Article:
Northern Valley Beacon
Information, observations, and analysis from the James River valley on the Northern Plains-----
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Saturday, October 28, 2006
Sen. Schoenbeck tries to keep hands off Gropegate--at first
Bob Mercer's coverage of the Gropegate business has received acknowledgement from two other blogs. And he added to this in Friday's Aberdeen American News with more evidence that suggests that Sen. Lee Schoenbeck is indulging in some political opportunism in handling the issue the way he did a few weeks before the election.
Todd Epp, who responded to one of my posts about Mercer's coverage and raised a question about whether the reporter had an agenda reprints an e-mail from Mercer
that explains Mercer's decision to become Bill Janklow's press secretary. In the letter, Bob states that he is registered as an independent voter. I, too, assumed he was a Republican, because press secretaries are usually chosen for their dedication and support of a viewpoint. Not the case here, Bob explains. His decision had more to do with the quality of communications between state government and the press.Mt. Blogmore
has also lauded Mercer's coverage and "bulldog" qualities in never letting the strands of a story get out of grasp.
On Friday, Mercer's story said that Schoenbeck had been aware of the rumors whirling around Dan Sutton since last winter. [You have to get the hard copy of the newspaper to retrieve the story.] Schoenbeck, the chief officer of the State Senate, did nothing until the page's father, Dennis Wiese, wrote a formal complaint. Neither did Schoenbeck attend any meetings of the legislative executive committee, which deals with disciplinary matters involving legislators.
Although a blog broke the story, Mercer has done the most comprehensive reporting on the affair. The Argus Leader has had some informing stories, too. But the story shows the fracture line between what blogs do and what genuine journalism does. Most of the blogs wallow in Sibbyesque whining and snarking about the mainstream media and their leftist leanings and dilatoriness in reporting stuff that does not conform to their anti-rightwing agenda.
We do have media in South Dakota that have a strict agenda in manipulating commentary and letters-to-the-editor to reflect their editorial bias. It is not hard to find party-line editing in the South Dakota media. They often suppress news that does not conform to their political affections. They justify this bias by claiming that they are serving the interests of their readers.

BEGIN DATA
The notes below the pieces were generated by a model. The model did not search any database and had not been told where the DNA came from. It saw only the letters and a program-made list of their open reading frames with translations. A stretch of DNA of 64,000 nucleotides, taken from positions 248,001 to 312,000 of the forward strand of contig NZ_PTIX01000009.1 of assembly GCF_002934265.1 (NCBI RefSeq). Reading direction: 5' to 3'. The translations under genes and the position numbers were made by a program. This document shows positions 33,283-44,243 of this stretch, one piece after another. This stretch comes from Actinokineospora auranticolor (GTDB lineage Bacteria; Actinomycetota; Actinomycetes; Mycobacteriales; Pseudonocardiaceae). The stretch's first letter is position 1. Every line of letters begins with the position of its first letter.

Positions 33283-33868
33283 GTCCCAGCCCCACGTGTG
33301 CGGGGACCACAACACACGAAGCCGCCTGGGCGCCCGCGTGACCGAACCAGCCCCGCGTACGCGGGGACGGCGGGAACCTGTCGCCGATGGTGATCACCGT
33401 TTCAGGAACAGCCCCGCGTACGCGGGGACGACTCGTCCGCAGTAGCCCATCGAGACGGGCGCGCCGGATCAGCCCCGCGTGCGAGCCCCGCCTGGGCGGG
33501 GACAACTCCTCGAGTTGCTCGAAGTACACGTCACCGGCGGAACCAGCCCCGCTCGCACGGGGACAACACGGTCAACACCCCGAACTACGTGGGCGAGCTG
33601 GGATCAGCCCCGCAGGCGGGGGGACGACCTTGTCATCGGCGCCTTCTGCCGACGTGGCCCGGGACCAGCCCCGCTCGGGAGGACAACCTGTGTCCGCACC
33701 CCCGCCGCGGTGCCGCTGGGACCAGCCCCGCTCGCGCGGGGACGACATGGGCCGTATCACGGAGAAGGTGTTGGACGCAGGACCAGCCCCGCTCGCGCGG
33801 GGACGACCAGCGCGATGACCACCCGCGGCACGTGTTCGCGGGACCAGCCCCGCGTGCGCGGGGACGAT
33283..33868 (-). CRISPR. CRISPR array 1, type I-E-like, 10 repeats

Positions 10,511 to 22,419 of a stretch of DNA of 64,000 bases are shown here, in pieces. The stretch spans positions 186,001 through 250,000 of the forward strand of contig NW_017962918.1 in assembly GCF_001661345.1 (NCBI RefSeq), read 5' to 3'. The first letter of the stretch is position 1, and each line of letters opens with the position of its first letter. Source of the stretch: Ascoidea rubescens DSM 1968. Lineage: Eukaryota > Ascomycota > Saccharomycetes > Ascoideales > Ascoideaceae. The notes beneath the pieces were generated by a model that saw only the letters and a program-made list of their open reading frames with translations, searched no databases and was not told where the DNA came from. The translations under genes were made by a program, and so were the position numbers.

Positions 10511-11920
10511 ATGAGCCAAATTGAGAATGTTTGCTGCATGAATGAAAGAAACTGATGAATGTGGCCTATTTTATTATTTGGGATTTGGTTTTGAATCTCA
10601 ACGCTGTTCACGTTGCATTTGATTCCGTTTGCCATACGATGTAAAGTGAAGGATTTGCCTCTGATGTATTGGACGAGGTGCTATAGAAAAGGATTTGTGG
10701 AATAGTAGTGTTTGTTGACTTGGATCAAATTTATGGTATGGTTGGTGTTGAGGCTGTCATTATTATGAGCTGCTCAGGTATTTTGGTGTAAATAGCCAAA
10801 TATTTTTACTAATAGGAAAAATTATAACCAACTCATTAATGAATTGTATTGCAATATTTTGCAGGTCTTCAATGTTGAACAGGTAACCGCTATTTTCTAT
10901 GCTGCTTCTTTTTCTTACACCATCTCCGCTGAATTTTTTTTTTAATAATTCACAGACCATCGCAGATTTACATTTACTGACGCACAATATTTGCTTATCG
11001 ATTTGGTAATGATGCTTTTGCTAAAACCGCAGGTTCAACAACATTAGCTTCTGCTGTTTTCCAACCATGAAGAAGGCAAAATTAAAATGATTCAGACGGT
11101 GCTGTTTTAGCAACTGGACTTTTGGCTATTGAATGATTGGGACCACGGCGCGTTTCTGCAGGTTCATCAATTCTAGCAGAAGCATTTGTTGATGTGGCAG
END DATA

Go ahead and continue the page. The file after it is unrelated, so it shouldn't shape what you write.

In this case, Mercer has produced stories that get beyond the personal preferences of bloggers into the real issues. And there will be plenty more to come.
Thursday, October 26, 2006
Huge Brown County Democrat Rally on Sunday
- Sen. Tim Johnson
- Rep. Stephanie Herseth
- Governor candidate Jack Billion
- School and Public Lands candidate Bryce Healy
- PUC candidate Steve Kolbeck
- Attorney General Candidate Ron Volesky
- District 2 candidates: Sen. Jim Hundstad, Rep. Paul Dennert, Rep. Burt Elliott
- District 3 candidates: Al Hoerth for Senate; Tom Black and Ted Kneebone for House
- Brown County Commissioner Tom Fischbach
Time for the rally: 5 p.m., Sunday, Oct. 29. Place: Aberdeen Eagles Club, 316 S. 2nd St.
Music, food, and it's free. We will pass a hat. A BIG hat.
However, the main thing is to come, talk to the candidates, get updated on issues, and get yourself primed to vote. Also get others primed to vote.
For those of you who want to help get out the vote, literature drop squads will gather at the Coordinated Campaign Office, 18 2nd Ave. SW, at noon Sunday. That's when we'll start serving pizza to fortify the participants. Sen. Johnson and Jack Billion will stop by the office at 12:45 p.m. to rally the troops and lead the literature charge.
You think it is time for something in Pierre to be done right? This is your chance to help make it happen.
Hell, yes, cut and run
Cut out the deception, the conniving, and the incompetence and run this war to a reasonable, honorable conclusion. America has been drug down far enough and America has lost 2,800 more of its finest people than was needed or in any way justified.If this war did one-tenth for Iraq and the U.S.A. as it did for Halliburton, we might give someone in the Bush administration a chit of credit. But this is insane. And obscene.
It is time we really honor our troops by not getting them killed and maimed. And it is time we honor the principles of our country once again by making reparations to those whose lives we have damaged. It may well be more than this country has the resources, moral or material, to do.